Files
At a glance : What if mini-brains could help us understand dementia?
Precision agriculture in Europe:Legal, social and ethical considerations11-2017
Reference
Summary

The aim of this study is to illustrate the different ways in which the current EU legislative framework may be affected by the digitisation and automation of farming activities and the respective technological trends. The study analyses the issues that might have to be dealt with, identifying the European Parliament committees concerned and the legislative acts that might need to be revisited, especially in view of the forthcoming Commission communication on the future of the Common Agricultural Policy (CAP). It also provides a series of overarching recommendations that EU actors may wish to take into account when dealing with precision agriculture. To do so, an analysis of the multiple ethical and legal challenges associated with precision farming technologies has been performed, along with a scanning of current legislation in a wide range of areas of EU policy-making, including agricultural policy and related fields, such as environment, health, food safety and climate change.

Files
Study : Precision agriculture in Europe:Legal, social and ethical considerations
What if we could 3D-print our own body parts11-2017
Reference
Summary

The 3D-printing sector has proven its commercial viability in recent years, reaching the high street and, indeed, many homes. The technology is already used in some medical domains, such as dentistry and prosthetics, and many scientists are now exploring methods of printing biological materials – even if reports about lifesaving 3D-printed hearts are certainly premature.

Files
At a glance : What if we could 3D-print our own body parts
Towards a circular economy-Waste management in the EU09-2017
Reference
Author

EPRS, DG

Summary

A general conclusion cited in research is that much of the EU policy on waste centres on the diversion of waste from landfill to incineration or recycling. As such, it is very much an end-of-life disposal perspective (waste as a problem). The goal of a circular economy is to create value-added from waste (waste as a resource). It therefore aims to separate waste into high quality waste streams for re-use, recovery and recycling. This transition will require the active cooperation of waste industries with businesses engaged in the circular economy. It will also mean that more attention to end-of-life recovery options are needed as early as the design phase.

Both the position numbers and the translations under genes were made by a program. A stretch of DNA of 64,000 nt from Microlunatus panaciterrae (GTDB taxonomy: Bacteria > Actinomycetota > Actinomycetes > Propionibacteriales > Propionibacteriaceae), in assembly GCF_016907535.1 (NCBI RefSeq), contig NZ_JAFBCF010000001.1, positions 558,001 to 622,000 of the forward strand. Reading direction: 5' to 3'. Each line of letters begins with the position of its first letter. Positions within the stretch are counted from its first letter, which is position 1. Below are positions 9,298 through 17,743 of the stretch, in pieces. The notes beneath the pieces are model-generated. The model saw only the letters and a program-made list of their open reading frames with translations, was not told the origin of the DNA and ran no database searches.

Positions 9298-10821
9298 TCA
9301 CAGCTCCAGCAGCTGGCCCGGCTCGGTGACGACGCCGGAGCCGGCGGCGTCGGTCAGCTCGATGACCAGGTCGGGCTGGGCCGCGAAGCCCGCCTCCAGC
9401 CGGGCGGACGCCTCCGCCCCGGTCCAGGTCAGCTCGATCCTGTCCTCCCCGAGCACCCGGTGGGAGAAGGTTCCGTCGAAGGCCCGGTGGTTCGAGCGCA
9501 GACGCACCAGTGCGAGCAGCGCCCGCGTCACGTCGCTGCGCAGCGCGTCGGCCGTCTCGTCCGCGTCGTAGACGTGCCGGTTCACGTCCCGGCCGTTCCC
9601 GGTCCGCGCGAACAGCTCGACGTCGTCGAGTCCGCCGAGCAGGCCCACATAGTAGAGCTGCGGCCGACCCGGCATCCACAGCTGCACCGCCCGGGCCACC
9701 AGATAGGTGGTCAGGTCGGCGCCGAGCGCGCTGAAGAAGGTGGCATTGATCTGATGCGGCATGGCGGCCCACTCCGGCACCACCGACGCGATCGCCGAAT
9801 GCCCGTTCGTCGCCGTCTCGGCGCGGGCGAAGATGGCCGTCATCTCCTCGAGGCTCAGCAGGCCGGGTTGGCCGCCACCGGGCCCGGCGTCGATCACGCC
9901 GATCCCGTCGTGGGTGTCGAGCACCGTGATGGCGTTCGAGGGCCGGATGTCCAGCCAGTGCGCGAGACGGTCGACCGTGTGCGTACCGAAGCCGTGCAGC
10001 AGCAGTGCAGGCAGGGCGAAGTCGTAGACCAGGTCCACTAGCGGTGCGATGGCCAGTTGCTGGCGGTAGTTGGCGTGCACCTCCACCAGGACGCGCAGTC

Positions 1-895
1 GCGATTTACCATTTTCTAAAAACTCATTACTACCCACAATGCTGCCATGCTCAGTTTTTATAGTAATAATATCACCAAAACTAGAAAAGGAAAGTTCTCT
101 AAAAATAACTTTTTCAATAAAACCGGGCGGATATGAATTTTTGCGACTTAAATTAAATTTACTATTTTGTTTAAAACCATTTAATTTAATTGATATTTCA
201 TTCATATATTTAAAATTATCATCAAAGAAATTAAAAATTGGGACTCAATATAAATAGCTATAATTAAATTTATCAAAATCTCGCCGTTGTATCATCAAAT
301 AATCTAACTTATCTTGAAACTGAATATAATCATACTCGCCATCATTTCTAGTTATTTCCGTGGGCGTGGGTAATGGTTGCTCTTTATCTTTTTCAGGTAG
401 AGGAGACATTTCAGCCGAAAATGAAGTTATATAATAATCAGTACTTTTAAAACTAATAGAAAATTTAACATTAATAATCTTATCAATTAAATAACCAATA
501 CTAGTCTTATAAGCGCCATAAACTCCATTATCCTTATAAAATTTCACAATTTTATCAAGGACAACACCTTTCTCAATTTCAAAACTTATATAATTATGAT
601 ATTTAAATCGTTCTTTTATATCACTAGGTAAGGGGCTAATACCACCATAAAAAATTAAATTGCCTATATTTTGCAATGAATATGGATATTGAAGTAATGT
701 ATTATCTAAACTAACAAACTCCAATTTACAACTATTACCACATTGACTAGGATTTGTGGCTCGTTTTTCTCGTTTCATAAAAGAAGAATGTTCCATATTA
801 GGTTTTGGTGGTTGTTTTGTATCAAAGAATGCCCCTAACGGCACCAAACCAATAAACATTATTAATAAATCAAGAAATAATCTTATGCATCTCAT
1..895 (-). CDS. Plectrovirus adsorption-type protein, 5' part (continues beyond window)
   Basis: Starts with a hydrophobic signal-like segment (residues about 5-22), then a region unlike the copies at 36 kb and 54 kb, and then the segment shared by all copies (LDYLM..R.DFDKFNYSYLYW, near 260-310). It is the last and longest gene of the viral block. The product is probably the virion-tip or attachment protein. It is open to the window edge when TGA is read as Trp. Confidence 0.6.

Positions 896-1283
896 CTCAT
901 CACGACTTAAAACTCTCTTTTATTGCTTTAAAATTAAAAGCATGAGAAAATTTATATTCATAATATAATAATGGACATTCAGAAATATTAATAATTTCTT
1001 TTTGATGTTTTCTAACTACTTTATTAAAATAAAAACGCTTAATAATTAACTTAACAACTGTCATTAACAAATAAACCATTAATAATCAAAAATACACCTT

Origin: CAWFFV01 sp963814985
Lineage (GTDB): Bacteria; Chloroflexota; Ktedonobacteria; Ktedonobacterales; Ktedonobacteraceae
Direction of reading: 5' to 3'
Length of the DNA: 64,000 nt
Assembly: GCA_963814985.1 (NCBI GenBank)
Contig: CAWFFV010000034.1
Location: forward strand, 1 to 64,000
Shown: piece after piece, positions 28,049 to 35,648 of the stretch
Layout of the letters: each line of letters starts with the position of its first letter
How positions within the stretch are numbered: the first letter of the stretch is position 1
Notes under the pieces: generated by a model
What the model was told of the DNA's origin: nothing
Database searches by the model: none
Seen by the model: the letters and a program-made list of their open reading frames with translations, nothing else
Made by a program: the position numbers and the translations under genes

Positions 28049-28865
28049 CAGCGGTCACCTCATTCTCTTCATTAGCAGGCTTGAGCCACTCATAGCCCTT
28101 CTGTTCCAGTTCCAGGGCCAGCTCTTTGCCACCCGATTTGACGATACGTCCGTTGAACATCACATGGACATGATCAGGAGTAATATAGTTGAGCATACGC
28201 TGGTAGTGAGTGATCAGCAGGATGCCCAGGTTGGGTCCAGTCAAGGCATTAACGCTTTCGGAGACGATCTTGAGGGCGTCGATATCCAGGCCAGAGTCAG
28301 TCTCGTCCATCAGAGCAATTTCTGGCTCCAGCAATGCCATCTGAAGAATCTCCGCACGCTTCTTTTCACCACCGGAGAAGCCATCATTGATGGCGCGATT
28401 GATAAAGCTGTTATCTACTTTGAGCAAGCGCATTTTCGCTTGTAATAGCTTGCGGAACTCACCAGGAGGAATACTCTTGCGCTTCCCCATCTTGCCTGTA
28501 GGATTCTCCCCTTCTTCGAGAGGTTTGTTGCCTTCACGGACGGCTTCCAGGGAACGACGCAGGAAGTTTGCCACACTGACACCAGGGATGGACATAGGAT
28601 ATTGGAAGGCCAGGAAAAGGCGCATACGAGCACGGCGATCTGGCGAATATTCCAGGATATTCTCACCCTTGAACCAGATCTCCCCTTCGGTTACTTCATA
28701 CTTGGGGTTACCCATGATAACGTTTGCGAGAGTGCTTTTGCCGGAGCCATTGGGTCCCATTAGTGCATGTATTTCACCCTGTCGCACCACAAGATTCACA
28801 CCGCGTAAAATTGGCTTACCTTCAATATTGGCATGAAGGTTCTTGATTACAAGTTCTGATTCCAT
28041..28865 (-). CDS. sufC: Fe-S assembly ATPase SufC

Files
Study : Towards a circular economy-Waste management in the EU
Annex 1: Towards a circular economy-Waste management in the EU
What if manmade biological organisms could help treat cancer?09-2017
Reference
Summary

Synthetic biology is expected to begin to design, construct and develop artificial (i.e. man-made) biological systems that mimic or even go beyond naturally occurring biological systems. Applications of synthetic biology in the healthcare domain hold great promise, but also raise a number of questions. What are the benefits and challenges of this emerging field? What ethical and social issues arise from this engineering approach to biology?

Files
At a glance : What if manmade biological organisms could help treat cancer?
Forward-looking policy-making at the European Parliament through scientific foresight08-2017
Reference
Summary

The European Parliament's Science and Technology Options Assessment (STOA) Panel, supported by the Scientific Foresight Unit (STOA), decided two years ago to experiment with a process involving scenario development and assessment to explore possible future techno-scientific developments and their potential impacts, while backcasting possible future opportunities and concerns to options available to policy-makers today. This was achieved with the involvement of experts from a variety of backgrounds, together with stakeholders, using a multi-perspective approach. In this setting, various types of possible impacts are explored, which provide the foundations for imagined exploratory scenarios. From these scenarios we can learn about the possible challenges and opportunities arising from them. By communicating these challenges and opportunities to the Members of the European Parliament (MEPs), together with related legal and ethical reflections, the MEPs are provided with potential insights into how to anticipate future policy issues. The MEPs might thus be able to identify options for working towards the most desirable futures and avoiding undesirable futures, and even for anticipating undesirable scenarios. Therefore, foresight-based policy preparation can help the European Parliament stay well prepared for what might lie ahead, allowing informed, anticipatory action.

Files
Briefing : Forward-looking policy-making at the European Parliament through scientific foresight